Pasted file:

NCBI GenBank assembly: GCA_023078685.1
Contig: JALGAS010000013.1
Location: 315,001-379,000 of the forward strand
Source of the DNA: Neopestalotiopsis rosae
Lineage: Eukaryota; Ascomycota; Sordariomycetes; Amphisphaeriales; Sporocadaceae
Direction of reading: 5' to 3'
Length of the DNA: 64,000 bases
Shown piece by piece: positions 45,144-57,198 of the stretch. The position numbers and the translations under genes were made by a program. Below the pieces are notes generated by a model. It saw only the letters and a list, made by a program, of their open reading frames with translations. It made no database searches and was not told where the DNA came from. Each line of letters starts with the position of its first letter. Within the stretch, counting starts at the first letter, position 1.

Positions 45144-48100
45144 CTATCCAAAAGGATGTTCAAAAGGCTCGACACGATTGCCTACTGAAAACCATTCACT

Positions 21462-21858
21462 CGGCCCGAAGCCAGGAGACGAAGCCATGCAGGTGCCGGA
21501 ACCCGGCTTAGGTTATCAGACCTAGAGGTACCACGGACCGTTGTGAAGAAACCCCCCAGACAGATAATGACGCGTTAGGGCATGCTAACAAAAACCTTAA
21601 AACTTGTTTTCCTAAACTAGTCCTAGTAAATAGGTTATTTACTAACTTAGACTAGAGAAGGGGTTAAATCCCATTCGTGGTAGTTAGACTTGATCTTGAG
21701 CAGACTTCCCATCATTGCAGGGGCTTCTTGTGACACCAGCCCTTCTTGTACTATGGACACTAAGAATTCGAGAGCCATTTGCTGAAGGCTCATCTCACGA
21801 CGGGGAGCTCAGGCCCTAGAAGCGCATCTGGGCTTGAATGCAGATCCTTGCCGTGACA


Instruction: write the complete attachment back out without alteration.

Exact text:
NCBI GenBank assembly: GCA_023078685.1
Contig: JALGAS010000013.1
Location: 315,001-379,000 of the forward strand
Source of the DNA: Neopestalotiopsis rosae
Lineage: Eukaryota; Ascomycota; Sordariomycetes; Amphisphaeriales; Sporocadaceae
Direction of reading: 5' to 3'
Length of the DNA: 64,000 bases
Shown piece by piece: positions 45,144-57,198 of the stretch. The position numbers and the translations under genes were made by a program. Below the pieces are notes generated by a model. It saw only the letters and a list, made by a program, of their open reading frames with translations. It made no database searches and was not told where the DNA came from. Each line of letters starts with the position of its first letter. Within the stretch, counting starts at the first letter, position 1.

Positions 45144-48100
45144 CTATCCAAAAGGATGTTCAAAAGGCTCGACACGATTGCCTACTGAAAACCATTCACT

Positions 21462-21858
21462 CGGCCCGAAGCCAGGAGACGAAGCCATGCAGGTGCCGGA
21501 ACCCGGCTTAGGTTATCAGACCTAGAGGTACCACGGACCGTTGTGAAGAAACCCCCCAGACAGATAATGACGCGTTAGGGCATGCTAACAAAAACCTTAA
21601 AACTTGTTTTCCTAAACTAGTCCTAGTAAATAGGTTATTTACTAACTTAGACTAGAGAAGGGGTTAAATCCCATTCGTGGTAGTTAGACTTGATCTTGAG
21701 CAGACTTCCCATCATTGCAGGGGCTTCTTGTGACACCAGCCCTTCTTGTACTATGGACACTAAGAATTCGAGAGCCATTTGCTGAAGGCTCATCTCACGA
21801 CGGGGAGCTCAGGCCCTAGAAGCGCATCTGGGCTTGAATGCAGATCCTTGCCGTGACA